Tsuut'ina Nation marches honour memory of 215 children found buried in unmarked graves
More than 1,000 people silently marched in solidarity on the Tsuut'ina Nation Monday, wearing orange t-shirts remembering the 215 children whose remains were discovered in unmarked graves in Kamloops last week.
The march began at the nation’s health centre and proceeded to the Sportsplex outdoor rink for speeches, a pipe ceremony and drumming.
A spokesman for the nation said the turnout on Monday spoke volumes.
"I think it's a beautiful thing," said Coun. Kelsey Big Plume. "It shows that the awareness is spreading and people want to do something about it."
The event was intended to show solidarity with those who lost their lives.
Tsuut’ina also relates to the residential school system as it to had one on its land.
"A day school was here on the nation and our elders were part of that," said Big Plume. "I think what happened last week really triggered a lot of emotions from our people."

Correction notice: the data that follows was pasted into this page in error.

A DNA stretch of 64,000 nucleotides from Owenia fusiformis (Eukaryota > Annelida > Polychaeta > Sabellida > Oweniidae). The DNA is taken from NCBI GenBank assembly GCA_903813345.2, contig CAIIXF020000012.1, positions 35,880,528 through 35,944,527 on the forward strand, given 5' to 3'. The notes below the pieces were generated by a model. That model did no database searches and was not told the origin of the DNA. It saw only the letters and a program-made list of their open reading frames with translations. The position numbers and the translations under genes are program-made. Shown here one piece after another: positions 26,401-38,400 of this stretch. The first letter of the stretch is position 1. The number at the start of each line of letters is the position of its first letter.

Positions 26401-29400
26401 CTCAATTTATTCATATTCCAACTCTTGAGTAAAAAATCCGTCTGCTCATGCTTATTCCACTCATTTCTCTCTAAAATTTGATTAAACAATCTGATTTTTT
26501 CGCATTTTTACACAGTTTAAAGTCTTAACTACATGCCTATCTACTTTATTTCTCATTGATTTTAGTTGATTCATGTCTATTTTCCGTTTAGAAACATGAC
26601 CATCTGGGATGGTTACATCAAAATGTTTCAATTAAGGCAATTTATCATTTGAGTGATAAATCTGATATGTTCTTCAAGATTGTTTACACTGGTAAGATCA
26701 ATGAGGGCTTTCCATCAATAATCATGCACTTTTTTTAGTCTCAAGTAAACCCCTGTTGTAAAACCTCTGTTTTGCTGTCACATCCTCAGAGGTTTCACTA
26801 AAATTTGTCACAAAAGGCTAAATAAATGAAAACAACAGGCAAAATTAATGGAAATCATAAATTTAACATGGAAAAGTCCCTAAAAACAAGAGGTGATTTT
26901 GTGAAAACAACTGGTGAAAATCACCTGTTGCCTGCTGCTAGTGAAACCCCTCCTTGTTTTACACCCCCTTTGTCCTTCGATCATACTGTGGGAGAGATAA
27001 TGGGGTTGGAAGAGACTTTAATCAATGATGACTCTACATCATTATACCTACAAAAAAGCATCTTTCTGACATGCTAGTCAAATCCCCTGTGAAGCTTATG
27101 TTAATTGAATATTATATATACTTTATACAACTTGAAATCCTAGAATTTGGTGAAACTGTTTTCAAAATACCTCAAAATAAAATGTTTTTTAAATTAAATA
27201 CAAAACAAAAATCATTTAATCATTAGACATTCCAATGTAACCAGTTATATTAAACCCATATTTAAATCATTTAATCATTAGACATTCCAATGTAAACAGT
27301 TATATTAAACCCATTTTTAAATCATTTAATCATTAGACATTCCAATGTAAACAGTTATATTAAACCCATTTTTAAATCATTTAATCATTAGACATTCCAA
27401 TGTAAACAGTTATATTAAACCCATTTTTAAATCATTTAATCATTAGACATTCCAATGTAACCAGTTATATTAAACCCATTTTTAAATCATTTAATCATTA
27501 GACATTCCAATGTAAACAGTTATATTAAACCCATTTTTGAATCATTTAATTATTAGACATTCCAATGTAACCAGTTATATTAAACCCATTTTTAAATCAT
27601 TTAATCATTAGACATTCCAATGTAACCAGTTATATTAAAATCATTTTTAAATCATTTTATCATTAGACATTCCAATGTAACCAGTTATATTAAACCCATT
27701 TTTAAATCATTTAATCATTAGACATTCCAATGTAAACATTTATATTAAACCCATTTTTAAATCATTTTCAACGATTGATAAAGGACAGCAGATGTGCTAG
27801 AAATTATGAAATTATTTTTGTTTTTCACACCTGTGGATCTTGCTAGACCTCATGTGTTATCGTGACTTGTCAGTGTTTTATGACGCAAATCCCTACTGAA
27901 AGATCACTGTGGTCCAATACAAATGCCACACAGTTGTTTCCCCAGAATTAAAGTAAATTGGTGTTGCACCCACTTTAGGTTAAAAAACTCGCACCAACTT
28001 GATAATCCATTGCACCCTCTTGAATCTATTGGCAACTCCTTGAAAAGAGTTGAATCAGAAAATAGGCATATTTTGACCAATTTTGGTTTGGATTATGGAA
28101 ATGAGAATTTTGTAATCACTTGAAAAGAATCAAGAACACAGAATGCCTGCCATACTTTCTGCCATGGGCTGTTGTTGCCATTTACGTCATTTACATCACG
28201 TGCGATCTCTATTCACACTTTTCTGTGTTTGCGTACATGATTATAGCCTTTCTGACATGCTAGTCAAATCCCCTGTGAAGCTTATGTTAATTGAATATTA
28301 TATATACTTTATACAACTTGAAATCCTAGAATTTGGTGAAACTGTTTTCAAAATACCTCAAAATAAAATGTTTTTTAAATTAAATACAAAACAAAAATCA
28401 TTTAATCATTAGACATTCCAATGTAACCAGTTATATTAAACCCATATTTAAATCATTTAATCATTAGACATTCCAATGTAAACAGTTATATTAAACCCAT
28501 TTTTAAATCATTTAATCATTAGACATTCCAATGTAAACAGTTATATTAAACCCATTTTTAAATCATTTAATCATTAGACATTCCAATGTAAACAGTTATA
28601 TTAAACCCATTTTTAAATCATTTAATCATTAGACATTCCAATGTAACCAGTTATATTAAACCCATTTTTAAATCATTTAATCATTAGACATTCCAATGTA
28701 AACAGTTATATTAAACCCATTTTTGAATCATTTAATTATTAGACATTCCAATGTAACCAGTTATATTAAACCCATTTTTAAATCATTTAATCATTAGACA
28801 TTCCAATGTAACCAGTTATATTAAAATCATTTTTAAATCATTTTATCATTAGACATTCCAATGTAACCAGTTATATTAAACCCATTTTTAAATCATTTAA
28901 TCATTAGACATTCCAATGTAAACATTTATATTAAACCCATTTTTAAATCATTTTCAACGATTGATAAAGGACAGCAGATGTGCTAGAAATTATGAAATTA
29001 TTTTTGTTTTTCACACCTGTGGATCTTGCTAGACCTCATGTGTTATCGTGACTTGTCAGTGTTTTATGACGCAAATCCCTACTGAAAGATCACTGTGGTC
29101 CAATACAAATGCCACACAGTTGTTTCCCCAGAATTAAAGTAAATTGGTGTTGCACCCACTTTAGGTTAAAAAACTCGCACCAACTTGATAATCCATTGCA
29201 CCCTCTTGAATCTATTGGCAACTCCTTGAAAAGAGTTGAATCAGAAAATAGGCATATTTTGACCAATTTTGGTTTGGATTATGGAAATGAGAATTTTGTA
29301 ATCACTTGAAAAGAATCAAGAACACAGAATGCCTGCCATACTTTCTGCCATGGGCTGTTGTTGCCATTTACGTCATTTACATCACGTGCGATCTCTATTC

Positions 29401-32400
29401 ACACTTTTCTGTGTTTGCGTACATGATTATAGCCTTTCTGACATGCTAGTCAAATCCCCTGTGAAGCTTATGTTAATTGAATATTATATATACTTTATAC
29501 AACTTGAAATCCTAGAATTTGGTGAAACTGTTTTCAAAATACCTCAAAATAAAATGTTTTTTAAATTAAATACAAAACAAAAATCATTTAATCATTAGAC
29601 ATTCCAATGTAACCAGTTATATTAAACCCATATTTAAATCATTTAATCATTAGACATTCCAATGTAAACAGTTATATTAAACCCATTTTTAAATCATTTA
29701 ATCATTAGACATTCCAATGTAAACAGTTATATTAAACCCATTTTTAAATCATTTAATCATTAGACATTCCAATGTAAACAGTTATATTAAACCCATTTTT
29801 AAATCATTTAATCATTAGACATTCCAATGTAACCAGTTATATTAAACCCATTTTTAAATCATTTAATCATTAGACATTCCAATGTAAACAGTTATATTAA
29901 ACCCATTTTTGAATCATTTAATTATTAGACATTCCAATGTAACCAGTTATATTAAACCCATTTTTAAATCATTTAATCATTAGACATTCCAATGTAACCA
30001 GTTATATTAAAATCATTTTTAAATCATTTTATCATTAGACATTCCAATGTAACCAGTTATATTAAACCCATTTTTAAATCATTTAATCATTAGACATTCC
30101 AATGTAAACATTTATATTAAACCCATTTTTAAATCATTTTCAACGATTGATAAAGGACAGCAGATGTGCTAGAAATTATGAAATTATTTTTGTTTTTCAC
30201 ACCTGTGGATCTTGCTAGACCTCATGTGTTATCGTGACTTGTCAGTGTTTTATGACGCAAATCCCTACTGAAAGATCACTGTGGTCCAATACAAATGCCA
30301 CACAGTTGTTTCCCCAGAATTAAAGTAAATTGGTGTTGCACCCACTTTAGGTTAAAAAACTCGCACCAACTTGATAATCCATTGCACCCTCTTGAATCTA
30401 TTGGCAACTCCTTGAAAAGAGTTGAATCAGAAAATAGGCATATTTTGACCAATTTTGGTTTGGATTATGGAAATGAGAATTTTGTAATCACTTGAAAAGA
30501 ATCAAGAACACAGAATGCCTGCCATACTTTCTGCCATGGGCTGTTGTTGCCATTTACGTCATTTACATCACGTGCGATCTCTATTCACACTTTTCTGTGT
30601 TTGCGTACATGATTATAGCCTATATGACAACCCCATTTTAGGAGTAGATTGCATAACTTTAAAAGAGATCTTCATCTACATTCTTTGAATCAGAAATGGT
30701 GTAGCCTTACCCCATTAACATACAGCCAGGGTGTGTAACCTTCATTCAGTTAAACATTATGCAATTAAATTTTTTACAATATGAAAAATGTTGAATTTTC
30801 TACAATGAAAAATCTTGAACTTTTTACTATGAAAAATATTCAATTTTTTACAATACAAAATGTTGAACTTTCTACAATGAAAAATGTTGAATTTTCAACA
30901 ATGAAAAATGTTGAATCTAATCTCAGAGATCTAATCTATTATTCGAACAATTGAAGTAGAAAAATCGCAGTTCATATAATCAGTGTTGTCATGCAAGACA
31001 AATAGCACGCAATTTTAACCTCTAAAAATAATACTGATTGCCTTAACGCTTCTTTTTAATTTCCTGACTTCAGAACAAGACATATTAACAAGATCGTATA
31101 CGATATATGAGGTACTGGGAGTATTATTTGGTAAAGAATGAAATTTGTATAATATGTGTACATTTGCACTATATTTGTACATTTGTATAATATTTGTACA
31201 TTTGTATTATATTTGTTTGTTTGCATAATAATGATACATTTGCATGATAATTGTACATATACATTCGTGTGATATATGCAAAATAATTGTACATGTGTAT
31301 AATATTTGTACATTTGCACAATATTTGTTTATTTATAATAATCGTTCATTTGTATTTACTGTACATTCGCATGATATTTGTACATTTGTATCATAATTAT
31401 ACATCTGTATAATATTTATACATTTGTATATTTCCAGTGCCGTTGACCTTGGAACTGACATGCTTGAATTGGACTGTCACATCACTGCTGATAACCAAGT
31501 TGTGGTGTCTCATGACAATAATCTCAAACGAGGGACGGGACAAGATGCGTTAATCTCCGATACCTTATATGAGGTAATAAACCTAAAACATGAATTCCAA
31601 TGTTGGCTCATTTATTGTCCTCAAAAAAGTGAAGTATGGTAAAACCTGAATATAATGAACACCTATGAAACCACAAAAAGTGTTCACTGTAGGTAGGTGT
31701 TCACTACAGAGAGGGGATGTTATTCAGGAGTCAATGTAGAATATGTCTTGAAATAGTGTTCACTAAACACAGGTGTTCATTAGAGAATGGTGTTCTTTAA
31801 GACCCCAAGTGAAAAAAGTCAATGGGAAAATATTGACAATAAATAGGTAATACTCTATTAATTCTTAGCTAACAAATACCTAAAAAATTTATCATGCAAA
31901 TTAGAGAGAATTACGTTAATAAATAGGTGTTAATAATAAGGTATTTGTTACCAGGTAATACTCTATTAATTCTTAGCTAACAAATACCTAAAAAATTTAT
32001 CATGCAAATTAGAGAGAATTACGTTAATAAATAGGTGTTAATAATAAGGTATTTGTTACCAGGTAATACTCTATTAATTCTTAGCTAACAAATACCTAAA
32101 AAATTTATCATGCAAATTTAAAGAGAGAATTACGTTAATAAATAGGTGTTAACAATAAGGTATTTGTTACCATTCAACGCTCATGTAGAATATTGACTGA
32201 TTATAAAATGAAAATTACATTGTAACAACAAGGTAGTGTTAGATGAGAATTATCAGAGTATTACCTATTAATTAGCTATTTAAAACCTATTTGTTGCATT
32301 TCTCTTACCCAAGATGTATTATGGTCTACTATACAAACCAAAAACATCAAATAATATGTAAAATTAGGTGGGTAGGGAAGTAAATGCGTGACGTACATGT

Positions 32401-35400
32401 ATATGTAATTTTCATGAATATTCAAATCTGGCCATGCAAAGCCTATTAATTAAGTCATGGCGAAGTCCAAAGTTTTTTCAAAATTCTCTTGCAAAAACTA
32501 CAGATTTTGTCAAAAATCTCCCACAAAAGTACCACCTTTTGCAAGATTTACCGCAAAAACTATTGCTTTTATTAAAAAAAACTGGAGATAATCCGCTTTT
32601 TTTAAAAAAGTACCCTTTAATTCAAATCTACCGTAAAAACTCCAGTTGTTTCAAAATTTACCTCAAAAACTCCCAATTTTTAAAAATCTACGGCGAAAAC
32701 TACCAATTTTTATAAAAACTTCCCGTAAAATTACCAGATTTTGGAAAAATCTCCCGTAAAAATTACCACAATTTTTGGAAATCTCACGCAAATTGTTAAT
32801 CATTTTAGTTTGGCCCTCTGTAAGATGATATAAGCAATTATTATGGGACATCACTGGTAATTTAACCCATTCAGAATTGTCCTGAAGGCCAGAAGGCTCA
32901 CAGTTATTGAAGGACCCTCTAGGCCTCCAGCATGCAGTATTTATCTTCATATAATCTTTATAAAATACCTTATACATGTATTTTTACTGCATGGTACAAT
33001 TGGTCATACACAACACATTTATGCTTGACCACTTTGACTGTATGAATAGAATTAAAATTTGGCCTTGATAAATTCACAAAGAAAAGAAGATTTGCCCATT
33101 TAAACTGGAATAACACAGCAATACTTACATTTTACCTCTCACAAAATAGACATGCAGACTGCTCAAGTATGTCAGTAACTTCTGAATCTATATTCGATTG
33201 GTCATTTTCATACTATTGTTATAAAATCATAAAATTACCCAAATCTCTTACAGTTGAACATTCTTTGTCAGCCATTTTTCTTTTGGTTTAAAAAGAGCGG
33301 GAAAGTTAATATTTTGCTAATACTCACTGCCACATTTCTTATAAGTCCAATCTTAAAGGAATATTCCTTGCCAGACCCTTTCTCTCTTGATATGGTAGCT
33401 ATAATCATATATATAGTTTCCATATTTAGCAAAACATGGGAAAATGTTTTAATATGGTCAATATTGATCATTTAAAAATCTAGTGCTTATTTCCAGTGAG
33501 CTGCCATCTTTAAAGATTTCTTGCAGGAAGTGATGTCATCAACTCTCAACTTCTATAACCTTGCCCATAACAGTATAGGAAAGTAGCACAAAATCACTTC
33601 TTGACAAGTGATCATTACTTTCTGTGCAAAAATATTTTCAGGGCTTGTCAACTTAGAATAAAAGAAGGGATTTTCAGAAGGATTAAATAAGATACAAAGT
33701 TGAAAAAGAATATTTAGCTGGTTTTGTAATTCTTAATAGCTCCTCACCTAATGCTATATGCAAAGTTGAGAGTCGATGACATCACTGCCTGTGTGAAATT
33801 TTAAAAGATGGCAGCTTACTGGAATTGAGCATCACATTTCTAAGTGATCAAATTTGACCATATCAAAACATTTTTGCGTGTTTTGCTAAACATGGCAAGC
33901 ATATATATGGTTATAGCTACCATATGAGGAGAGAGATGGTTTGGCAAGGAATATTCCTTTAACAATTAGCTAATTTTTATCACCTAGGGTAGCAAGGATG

Patty Fraser said residential schools had a massive impact on her family.
"The residential school at St. Barnabas at Tsuut'ina is where my grandmother and her brothers went," she said.
Her two uncles Reginald and Bernard both had tuberculosis.
"They passed away here, along with their mother and my grandmother never knew where they were buried," said Fraser.
The Kamloops Indian Residential School operated between 1890 and 1978, and was one of Canada’s largest residential schools, housing as many as 500 students during a peak in enrolment in the 1950s.
The Catholic Church operated the residential school from 1890 to 1969 when the federal government, under Prime Minister Pierre Elliott Trudeau, took it over and ran it as a local day school until 1978.
Monday’s march was a moment to remember for many marchers.
"When they passed on, they were not given that opportunity to be recognized and acknowledged and I think them being found really shows that what they didn’t get in their life, they could have now," said Big Plume.
Fraser said since the discovery, more and more Canadians are willing to learn about the country’s dark past and try and mend some wounds.
Instead of trying to fix things we have to just listen, listen to the stories and understand, she said.